I remember sleeping with the window open.
This was in the trailer—a mobile home—we lived in from the time I could remember (which Mom says was age 3) until I was 11. It was one of those long, skinny numbers with the dining room in the front that had a big bay window looking out at our cul-de-sac, then the kitchen, the living room, and a hallway off which were my bedroom, a laundry closet, the one bathroom, and finally my parents’ room at the back.
My room had a loft bed. Dad had built it himself. First they’d papered the alcove it was in with a mural featuring a rainbow over a field of daffodils. Then Dad had built the bed in. At the foot were shelves for all my stuffed animals and board games and books. My dresser, long a low, was tucked beneath my bed, and on it were an old black-and-white television and an even older alarm clock of the kind where a tiny hammer stuttered between two bells. It was avocado green and a terrible way to wake up.
Mom had chosen the decor. She and Dad had painted the walls a pale yellow. The carpet and window blinds were navy blue. And the ruffly sheers around the window were what was called “Fiesta Red,” more accurately described as “rust.” I didn’t much care for this palette, and I’m not sure where Mom got the idea from anyway. A magazine? Some friends? I suspect she was trying to pick colors I could “grow into,” nothing too young or girly that I’d want to change in a few years. But I don’t know for sure; I’ve never asked her.
I would lie in my loft bed—painted the same yellow as the walls, and the ladder was the same blue as the carpet so that it looked as if it were rising from the depths and clinging to my bed frame—with the window open at night and just breathe in that fresh, clean air. I remember distinctly the buzzing of the street lamp, the rustle of the oak tree when the squirrels crashed through it. The hum of the crickets and cicadas.
There are worse ways to grow up.
I had a ceiling fan that I refused to use because it felt too close to where I was lying. This was a bone of contention between my parents and me; they couldn’t imagine not putting a perfectly good fan to use in the hot Texas summer. But I’d rather sweat it out than have those blades spinning a hand’s reach away. To this day, fans of any kind are not my favorite.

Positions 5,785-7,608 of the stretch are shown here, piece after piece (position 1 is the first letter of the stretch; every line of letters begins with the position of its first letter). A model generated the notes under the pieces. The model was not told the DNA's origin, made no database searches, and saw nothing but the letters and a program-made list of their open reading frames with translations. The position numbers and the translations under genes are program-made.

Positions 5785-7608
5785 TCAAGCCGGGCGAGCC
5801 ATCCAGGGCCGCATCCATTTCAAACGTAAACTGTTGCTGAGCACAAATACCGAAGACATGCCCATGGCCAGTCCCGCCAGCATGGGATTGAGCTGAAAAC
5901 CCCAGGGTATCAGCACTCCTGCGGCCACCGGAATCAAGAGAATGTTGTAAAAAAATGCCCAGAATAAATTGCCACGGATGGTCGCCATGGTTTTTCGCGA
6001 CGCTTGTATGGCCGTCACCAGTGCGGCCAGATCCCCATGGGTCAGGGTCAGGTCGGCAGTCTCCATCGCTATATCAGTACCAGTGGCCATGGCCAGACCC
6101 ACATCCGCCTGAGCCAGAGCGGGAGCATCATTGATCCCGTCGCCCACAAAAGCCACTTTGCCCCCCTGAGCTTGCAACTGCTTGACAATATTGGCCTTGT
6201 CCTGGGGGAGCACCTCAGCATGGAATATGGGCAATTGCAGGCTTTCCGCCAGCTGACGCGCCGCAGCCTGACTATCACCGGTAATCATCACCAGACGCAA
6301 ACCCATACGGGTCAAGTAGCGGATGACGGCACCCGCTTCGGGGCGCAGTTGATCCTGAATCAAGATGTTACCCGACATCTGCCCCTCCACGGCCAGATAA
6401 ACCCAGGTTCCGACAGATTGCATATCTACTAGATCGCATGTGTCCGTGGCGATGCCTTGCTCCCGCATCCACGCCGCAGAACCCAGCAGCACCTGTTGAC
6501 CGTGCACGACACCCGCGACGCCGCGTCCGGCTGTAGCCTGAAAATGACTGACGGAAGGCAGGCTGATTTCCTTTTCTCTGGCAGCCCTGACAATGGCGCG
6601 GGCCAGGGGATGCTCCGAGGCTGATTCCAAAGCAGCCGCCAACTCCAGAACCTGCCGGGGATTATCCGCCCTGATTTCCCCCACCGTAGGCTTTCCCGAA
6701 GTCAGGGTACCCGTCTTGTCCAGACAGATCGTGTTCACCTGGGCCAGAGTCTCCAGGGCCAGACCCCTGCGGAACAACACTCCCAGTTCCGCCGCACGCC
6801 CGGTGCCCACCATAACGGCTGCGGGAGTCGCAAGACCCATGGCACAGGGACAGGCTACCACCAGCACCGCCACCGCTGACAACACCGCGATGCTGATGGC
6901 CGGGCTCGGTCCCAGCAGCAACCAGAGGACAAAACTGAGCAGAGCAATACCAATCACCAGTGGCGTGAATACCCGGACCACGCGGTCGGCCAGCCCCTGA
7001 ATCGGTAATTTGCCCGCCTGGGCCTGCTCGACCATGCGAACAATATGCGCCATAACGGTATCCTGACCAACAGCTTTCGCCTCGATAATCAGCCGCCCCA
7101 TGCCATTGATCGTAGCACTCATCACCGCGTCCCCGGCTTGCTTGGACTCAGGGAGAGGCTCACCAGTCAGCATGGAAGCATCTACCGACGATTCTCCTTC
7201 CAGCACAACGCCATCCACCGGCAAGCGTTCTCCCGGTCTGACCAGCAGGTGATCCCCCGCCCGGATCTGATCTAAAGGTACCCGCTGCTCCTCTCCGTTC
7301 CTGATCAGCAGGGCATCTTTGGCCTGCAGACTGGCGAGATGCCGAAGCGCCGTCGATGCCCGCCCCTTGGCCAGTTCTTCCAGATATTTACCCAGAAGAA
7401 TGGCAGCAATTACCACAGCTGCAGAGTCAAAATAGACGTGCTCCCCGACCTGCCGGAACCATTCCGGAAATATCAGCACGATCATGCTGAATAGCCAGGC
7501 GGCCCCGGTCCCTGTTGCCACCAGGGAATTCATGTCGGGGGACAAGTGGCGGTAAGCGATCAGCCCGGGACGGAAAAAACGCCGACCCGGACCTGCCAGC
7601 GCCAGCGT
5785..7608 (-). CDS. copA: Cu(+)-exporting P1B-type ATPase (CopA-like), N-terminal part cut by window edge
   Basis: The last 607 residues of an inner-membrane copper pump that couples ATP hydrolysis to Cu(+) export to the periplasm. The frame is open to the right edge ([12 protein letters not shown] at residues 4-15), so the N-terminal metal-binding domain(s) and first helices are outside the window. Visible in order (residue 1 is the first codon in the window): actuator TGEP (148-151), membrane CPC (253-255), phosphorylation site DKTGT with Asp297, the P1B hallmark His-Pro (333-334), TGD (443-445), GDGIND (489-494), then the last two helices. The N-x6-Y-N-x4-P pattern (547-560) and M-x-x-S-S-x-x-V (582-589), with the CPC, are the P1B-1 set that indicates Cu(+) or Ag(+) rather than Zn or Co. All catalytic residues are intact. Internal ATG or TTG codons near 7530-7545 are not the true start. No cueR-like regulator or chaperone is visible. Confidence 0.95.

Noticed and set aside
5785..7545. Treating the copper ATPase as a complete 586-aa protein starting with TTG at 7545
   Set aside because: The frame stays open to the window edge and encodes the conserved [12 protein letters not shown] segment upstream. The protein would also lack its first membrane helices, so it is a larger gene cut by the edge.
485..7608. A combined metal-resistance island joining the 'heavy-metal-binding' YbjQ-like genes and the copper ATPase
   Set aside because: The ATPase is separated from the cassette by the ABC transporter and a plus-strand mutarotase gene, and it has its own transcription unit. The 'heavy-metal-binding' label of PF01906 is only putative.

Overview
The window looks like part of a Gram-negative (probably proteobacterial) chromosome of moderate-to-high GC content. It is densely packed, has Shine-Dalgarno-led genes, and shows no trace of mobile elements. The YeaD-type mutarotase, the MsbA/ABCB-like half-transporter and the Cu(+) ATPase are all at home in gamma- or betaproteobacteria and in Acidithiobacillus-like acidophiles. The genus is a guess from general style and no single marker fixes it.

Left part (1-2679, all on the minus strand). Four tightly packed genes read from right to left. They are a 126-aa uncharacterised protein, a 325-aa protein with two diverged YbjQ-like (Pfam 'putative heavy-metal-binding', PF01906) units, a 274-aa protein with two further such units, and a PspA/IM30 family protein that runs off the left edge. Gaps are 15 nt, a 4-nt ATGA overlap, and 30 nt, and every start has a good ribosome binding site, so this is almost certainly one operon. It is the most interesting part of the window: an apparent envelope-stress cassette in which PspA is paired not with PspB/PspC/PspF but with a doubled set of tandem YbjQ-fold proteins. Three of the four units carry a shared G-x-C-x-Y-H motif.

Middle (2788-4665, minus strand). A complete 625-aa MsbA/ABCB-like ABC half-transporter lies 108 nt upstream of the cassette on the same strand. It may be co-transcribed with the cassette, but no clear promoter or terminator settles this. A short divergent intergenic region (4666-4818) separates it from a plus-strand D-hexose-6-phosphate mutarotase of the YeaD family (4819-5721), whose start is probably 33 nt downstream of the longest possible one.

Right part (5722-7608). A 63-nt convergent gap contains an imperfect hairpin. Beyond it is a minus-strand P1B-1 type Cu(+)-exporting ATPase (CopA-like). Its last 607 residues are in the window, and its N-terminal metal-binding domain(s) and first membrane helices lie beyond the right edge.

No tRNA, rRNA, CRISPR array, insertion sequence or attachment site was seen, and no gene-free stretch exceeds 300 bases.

There was a time in my life when I would have been too proud to admit having lived in a trailer (mobile home, whatever) at any point in my childhood. But I find I miss something about it now, the simplicity of it maybe. The smell of fresh mown grass on a Saturday morning. Long summer evenings spent chasing fireflies with my neighborhood friends. We had a big willow tree that overhung the mailbox, and every season the butterflies came by the hundreds to that tree. We had the oak tree outside my bedroom window, and then a circle of seven more oaks that seemed like something sacred—the way they stood in a ring like that, with the land inside them slightly depressed like a bowl in the earth. Our big wedge of back yard (we were at the bottom most part of the “U” in the cul-de-sac), unfenced because it was a small town and a simpler time and we didn’t worry about protecting our property. Our deck, on which Dad and I would set up the telescope and stargaze and talk about books and music.
When we moved away, we moved into first a temporary house and then on to a much bigger house. And I loved the bigger house, too. It would be a place of many more memories, my haven during the storms of adolescence. But life would never be simple again. And I . . . After we moved, I quit sleeping with my window open.